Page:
Saturday, December 02, 2006

Assessing the quality of health information - a guide

Assessing the quality of health information - a guide " Patient information is effective in improving patients’ knowledge and recall of medical facts. Combining verbal and written information is more effective than verbal information alone and personalised computer-based information is more effective than general information. Many
patients prefer health information that is delivered using audio, visual or interactive media.
People in disadvantaged groups derive greater benefit from computer-based health information systems than those with higher levels of health literacy. Computer-based systems which combine information delivery with online discussion groups improve social support among people with chronic conditions. Computer-based systems can also have a positive effect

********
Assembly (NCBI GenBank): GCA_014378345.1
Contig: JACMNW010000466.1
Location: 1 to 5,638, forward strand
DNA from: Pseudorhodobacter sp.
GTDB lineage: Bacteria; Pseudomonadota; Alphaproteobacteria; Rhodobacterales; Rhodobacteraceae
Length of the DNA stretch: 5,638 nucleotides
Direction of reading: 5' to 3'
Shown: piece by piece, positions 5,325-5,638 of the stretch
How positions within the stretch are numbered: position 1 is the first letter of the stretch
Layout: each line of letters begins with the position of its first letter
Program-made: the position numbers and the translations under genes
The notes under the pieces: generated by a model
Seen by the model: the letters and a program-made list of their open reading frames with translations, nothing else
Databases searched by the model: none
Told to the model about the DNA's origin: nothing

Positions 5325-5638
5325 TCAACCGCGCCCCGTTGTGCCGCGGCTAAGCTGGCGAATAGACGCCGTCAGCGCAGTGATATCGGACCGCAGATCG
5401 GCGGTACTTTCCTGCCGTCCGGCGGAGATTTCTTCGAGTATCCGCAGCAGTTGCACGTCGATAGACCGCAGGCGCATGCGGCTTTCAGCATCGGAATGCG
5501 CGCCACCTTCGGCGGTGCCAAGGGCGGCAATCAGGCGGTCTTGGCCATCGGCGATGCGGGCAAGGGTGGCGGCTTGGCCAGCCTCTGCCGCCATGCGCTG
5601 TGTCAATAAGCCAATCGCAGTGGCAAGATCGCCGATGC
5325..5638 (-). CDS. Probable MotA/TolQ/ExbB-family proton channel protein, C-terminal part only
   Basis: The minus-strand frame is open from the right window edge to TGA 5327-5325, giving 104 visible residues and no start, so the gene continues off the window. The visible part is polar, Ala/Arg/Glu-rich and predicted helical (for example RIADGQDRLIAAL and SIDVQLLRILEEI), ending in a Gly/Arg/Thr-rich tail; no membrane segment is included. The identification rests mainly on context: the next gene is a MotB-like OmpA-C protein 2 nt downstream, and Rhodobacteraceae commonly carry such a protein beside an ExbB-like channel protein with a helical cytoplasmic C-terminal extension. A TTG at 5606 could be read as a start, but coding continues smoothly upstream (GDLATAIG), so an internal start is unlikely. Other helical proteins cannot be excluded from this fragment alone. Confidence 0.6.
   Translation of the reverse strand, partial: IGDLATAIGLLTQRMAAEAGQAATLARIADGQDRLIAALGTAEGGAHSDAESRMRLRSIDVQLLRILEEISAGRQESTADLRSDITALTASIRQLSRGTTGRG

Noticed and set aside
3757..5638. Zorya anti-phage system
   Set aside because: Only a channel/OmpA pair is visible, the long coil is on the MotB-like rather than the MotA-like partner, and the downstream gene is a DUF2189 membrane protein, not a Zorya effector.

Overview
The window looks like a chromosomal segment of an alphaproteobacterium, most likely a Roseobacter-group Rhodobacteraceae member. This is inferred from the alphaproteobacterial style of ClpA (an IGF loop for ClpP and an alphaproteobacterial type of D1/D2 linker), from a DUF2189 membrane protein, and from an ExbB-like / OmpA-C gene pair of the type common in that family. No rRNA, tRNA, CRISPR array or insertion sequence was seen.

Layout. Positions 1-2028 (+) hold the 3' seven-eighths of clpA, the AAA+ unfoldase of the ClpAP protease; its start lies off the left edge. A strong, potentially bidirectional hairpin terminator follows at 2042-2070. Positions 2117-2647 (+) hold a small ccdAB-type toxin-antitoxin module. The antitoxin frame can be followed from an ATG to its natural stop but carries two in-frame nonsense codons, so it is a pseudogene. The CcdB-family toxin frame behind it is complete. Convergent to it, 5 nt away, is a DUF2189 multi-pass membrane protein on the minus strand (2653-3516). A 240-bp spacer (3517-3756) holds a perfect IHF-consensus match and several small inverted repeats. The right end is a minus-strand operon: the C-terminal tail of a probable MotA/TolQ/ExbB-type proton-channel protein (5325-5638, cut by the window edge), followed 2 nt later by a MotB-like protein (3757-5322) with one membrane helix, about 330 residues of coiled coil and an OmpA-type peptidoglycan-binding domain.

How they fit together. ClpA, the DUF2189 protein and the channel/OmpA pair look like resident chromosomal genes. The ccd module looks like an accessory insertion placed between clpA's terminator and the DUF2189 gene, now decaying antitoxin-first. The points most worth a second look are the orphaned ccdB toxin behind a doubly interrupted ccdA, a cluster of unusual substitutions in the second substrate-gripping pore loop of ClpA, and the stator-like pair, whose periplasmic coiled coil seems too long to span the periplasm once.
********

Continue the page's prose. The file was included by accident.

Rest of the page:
on self-care. There is strong evidence for the effectiveness of patient decision aids, which
improve both patients’ knowledge and their realistic expectations of the benefits and harms of
treatment. They also improve patients’ involvement in decisions and the level of agreement
between patients’ values and treatments chosen, and in some cases they lead to reductions in the use of resources.

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